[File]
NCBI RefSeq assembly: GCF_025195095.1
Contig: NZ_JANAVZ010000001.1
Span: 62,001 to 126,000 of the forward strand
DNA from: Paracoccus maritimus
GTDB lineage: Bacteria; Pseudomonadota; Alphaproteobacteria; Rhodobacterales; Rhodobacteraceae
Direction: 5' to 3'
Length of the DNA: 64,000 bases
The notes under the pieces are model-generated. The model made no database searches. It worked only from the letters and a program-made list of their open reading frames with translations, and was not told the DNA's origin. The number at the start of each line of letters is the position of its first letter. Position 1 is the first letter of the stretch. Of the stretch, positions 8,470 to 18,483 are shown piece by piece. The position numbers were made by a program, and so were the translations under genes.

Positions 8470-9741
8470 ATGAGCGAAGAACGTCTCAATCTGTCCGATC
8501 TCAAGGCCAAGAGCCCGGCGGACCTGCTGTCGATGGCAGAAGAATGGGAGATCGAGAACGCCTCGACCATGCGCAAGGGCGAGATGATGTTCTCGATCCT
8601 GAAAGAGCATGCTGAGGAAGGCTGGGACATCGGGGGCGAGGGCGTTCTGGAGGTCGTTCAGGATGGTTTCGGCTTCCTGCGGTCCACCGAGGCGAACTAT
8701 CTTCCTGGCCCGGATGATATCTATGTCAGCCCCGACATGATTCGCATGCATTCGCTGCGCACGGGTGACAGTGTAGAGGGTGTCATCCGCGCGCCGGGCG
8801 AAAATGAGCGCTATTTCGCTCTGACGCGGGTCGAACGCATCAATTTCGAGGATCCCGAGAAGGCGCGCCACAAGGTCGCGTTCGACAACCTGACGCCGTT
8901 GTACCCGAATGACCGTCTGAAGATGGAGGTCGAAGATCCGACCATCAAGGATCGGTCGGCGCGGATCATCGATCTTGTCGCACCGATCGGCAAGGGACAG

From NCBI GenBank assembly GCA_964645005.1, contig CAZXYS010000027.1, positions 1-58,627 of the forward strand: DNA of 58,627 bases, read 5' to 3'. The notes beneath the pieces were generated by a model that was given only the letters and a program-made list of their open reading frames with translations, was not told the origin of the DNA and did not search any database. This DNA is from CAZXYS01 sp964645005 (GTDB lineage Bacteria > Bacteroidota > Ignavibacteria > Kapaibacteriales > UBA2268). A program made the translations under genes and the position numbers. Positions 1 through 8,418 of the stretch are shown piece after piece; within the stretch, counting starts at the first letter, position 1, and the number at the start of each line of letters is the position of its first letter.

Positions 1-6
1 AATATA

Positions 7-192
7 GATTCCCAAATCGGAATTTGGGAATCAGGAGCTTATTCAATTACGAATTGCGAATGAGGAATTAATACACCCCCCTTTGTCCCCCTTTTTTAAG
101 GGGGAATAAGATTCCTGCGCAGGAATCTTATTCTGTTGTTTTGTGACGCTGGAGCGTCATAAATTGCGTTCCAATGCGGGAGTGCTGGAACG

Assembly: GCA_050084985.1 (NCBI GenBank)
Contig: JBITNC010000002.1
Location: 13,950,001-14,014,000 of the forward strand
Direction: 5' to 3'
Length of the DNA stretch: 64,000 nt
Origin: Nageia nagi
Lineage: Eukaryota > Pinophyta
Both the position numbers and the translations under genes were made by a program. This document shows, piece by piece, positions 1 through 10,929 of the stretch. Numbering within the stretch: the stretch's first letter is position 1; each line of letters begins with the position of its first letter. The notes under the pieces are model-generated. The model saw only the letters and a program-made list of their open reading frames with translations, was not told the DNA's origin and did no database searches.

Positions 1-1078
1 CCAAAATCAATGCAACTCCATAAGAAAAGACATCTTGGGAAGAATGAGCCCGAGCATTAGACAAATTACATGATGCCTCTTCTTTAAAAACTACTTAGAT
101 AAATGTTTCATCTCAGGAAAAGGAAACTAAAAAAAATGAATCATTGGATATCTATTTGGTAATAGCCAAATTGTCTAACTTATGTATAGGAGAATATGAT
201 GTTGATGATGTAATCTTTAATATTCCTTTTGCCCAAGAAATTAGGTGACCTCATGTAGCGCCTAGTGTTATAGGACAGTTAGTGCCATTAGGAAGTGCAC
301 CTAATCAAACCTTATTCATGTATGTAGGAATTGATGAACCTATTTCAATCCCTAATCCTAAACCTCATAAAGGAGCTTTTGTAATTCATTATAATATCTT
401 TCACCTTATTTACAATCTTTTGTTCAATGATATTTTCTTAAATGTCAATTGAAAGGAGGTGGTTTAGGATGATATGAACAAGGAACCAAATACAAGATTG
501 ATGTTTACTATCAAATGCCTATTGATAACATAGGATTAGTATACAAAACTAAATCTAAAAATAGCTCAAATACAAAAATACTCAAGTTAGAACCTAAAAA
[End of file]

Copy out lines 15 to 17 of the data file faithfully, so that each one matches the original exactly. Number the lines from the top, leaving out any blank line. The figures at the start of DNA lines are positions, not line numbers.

8901 GTACCCGAATGACCGTCTGAAGATGGAGGTCGAAGATCCGACCATCAAGGATCGGTCGGCGCGGATCATCGATCTTGTCGCACCGATCGGCAAGGGACAG

From NCBI GenBank assembly GCA_964645005.1, contig CAZXYS010000027.1, positions 1-58,627 of the forward strand: DNA of 58,627 bases, read 5' to 3'. The notes beneath the pieces were generated by a model that was given only the letters and a program-made list of their open reading frames with translations, was not told the origin of the DNA and did not search any database. This DNA is from CAZXYS01 sp964645005 (GTDB lineage Bacteria > Bacteroidota > Ignavibacteria > Kapaibacteriales > UBA2268). A program made the translations under genes and the position numbers. Positions 1 through 8,418 of the stretch are shown piece after piece; within the stretch, counting starts at the first letter, position 1, and the number at the start of each line of letters is the position of its first letter.

Positions 1-6